Please enjoy the rest of the pictures from the Poet’s Walk.
I’m using these photos from the summer solstice at Janet’s to illustrate this post because I didn’t take many usable pictures of the two joyful indoor events we attended this past weekend. It was a welcome change of pace to enjoy the associations and conversations without incessantly taking pictures. (And my indoor pictures never come out very well…)
Larisa & Dima flew up from North Carolina to attend a baby shower I threw for her on Saturday in the clubhouse here at our condo complex. (With a lot of assistance from a few of her very creative friends!) So many of the important women in her life were able to attend, including some who traveled a great distance to get here! Larisa was glowing!
And then on Sunday we drove up to New Hampshire to attend the wedding of Tim’s cousin, Allegra, and her new husband Dan. It was supposed to be outside, but there was a backup plan in case of rain, and it was needed, as thunderstorm after thunderstorm came rumbling through the mountains. We are so happy for the new families being created, and I was thrilled to feel a kick from my new granddaughter as I rested my hand on Larisa’s tummy…
Grocery money is an odd sticking point for U.S. citizens, who on average spend a lower proportion of our income on food than people in any other country, or any heretofore in history. In our daily fare, even in school lunches, we broadly justify consumption of tallow-fried animal pulp on the grounds that it’s cheaper than whole grains, fresh vegetables, hormone-free dairy, and such. Whether on school boards or in families, budget keepers may be aware of the health tradeoff but still feel compelled to economize on food – in a manner that would be utterly unacceptable if the health risk involved an unsafe family vehicle or a plume of benzene running through a school basement.
~ Barbara Kingsolver
(Animal, Vegetable, Miracle: A Year of Food Life)
Our food journey continues… On this leg of it I am reading Barbara Kingsolver’s Animal, Vegetable, Miracle, an account of her family’s first year of eating deliberately, consuming only food grown, raised and produced locally or on their own farm. We are fast becoming (grain-free) locavores!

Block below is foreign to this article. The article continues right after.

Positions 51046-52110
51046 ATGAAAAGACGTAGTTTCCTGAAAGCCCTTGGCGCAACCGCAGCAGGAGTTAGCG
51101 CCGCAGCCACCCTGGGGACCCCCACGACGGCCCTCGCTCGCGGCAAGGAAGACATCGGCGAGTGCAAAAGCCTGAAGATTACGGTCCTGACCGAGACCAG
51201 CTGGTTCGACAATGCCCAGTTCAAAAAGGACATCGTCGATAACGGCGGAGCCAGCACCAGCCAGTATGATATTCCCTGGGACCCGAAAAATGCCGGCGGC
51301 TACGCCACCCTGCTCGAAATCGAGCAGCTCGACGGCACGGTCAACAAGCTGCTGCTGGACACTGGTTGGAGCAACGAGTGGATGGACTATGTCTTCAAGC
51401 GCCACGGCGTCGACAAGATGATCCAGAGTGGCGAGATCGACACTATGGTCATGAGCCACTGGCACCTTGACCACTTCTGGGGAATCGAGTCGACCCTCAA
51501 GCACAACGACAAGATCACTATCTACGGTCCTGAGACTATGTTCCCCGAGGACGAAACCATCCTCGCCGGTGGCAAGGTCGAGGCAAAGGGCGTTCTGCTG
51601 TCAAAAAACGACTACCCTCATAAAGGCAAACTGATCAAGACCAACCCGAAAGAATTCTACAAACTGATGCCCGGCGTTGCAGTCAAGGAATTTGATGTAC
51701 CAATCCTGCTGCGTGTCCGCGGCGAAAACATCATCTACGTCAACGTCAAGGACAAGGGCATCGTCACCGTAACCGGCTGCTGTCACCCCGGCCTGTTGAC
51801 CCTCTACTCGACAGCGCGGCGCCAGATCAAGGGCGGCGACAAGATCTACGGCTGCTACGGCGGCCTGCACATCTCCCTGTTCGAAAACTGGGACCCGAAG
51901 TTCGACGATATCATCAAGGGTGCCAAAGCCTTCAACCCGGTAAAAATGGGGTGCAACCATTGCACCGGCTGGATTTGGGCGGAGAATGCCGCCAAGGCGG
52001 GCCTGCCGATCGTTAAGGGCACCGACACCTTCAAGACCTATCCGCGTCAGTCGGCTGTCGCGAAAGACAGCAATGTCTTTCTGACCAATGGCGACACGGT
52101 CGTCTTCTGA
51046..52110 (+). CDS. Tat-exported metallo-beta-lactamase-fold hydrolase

Locavore – a person whose diet consists only or principally of locally grown or produced food. Farm-to-table.
One thing I learned from this book is that local farmers may well be growing things organically, but some of them cannot afford the fee to be certified organic. And some things labeled “organic” in the grocery store may be only marginally so, cutting corners and following the letter of the law but not the spirit of it.
And so I’m discovering things about food sources closer to home. One day I happened to notice a restaurant in town called the Oyster Club. I suppose I never gave it a second look because I don’t care for oysters. But when I did, the tagline on the sign, “farm & sea to table,” caught my eye. When I got home I found their website, which states, “the menu, which is written daily, showcases food that travels the shortest distance from ‘farm & sea to table,’ with seasonality and location determining the day’s delicacies. Benefiting from the region’s many local farmers and fisherman, Oyster Club features bounty from the sea, pasture raised beef, local produce and artisanal cheeses.” Cool!
Today I was at our food co-op and started talking with a woman from Firefly Farms and was astonished to learn that they are raising heritage breeds of chickens, pigs and cows. I had just been reading about the importance of preserving heritage breeds… As their website explains, “The fact that these breeds are too difficult for factory farming is, in our view, the first signal that they are good for people.” We bought a frozen Red Ranger chicken from her and I plan to roast it on Monday. (Easter plans at the nursing home with Auntie tomorrow…) We hope to visit the farm this coming week and learn more about their forest raised pigs! Maybe we will soon need to buy a freezer.
Things have been coming along around here as we continue to heal and to pick up the pieces of our lives. There are more good days than bad days now, and we just had a wonderful two-day visit from Tim’s cousin Allegra. We are also looking forward to a trip to visit our kids and celebrate our anniversary in May.
On our mother’s birthday, October 17th, my sister Beverly and I went early to the cemetery in Harwich for some time alone with our parents and our memories, bringing along Papa’s ashes in a nature-inspired wooden casket. After we placed some flowers around the gravestones of our parents and grandparents, a small red dragonfly landed on our parents’ stone. Its presence was a special gift…